The Orpington MP said “given that the reality of Brexit has turned out to be so far from what was once promised, the democratic thing to do is to give the public the final say”.
He promised a new vote “would not be about re-running the 2016 referendum” but “asking people whether they want to go ahead with Brexit now that we know the deal that is actually available to us”.
Mr Johnson added his brother Boris, the chief Brexit campaigner and former foreign secretary, is “as unhappy with the government’s proposals as I am”.
He wrote in a blog post announcing his step down from the government: “Indeed he recently observed that the proposed arrangements were ‘substantially worse than staying in the EU’.
“On that he is unquestionably right.
“If these negotiations have achieved little else, they have at least united us in fraternal dismay.”
Boris Johnson tweeted his “boundless admiration” for his brother, adding: “We may not have agreed about Brexit but we are united in dismay at the intellectually and politically indefensible of the UK position.
“This is not taking back control. It is a surrender of control.
“It does not remotely correspond to the mandate of the people in June 2016.”
Jo Johnson voted Remain in the 2016 referendum and is a former universities minister.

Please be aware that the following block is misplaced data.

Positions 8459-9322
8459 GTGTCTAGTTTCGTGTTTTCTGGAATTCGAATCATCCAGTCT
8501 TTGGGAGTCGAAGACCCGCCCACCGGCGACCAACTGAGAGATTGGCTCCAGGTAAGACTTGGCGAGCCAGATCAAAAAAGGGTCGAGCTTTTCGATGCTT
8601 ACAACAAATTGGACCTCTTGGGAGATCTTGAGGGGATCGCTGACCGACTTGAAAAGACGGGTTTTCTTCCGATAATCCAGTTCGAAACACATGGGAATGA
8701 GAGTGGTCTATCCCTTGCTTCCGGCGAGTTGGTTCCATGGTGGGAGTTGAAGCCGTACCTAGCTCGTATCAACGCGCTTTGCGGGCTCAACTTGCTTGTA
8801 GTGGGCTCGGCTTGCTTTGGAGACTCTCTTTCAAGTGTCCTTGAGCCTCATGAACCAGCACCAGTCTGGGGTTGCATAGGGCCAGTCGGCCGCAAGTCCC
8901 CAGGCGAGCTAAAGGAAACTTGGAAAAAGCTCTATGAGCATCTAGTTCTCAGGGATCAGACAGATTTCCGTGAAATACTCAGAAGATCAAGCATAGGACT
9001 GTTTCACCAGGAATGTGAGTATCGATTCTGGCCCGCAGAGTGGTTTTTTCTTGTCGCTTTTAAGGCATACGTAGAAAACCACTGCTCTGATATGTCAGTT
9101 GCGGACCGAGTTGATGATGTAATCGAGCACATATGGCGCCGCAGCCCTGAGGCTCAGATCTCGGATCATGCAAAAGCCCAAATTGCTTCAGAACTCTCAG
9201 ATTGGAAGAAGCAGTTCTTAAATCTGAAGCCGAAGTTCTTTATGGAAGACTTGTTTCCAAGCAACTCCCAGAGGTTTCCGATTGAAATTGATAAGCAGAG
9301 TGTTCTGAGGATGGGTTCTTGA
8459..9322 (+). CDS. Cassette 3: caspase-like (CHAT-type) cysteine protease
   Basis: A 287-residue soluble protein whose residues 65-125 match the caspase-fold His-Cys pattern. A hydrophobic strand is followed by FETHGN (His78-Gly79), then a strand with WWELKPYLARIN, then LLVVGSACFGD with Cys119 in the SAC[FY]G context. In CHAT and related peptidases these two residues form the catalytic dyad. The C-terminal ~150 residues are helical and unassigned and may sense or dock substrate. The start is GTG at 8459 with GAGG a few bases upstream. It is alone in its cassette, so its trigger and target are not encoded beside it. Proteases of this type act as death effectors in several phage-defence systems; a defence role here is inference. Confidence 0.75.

Mrs May has repeatedly ruled out a public vote on the final Brexit deal, saying in September that “to ask the question all over again would be a gross betrayal of our democracy – and a betrayal of trust”.
A Downing Street spokesman responded to the resignation: “The referendum in 2016 was the biggest democratic exercise in this country’s history.
“We will not under any circumstances have a second referendum.
“The prime minister thanks Jo Johnson for his work in government.”
A ministerial source told Sky News: “We haven’t got an offer yet, so this is a meaningless resignation. Quite why he chose to do it now is beyond me.”
Jenny Chapman, Labour’s shadow Brexit minister, said it was the 18th resignation from Mrs May’s government.
“She has lost all authority and is incapable of negotiating a Brexit deal within her own party, let alone with the EU,” Ms Chapman claimed.
“Theresa May is in office, but not in power.”
Stephen Doughty, a Labour MP and supporter of the People’s Vote campaign, added that Mr Johnson should be “applauded for having the courage of his convictions to say exactly what many others in government including other ministers have been saying privately for months”.
Sky News’ political editor Faisal Islam said: “It is terrible news for the Government that Jo Johnson – who was helping to organise no deal planning for the trade border – resigns in this way, with an extra vote against the withdrawal agreement.
“He’s exactly who they would want and need to opt for withdrawal agreement to prevent no deal.”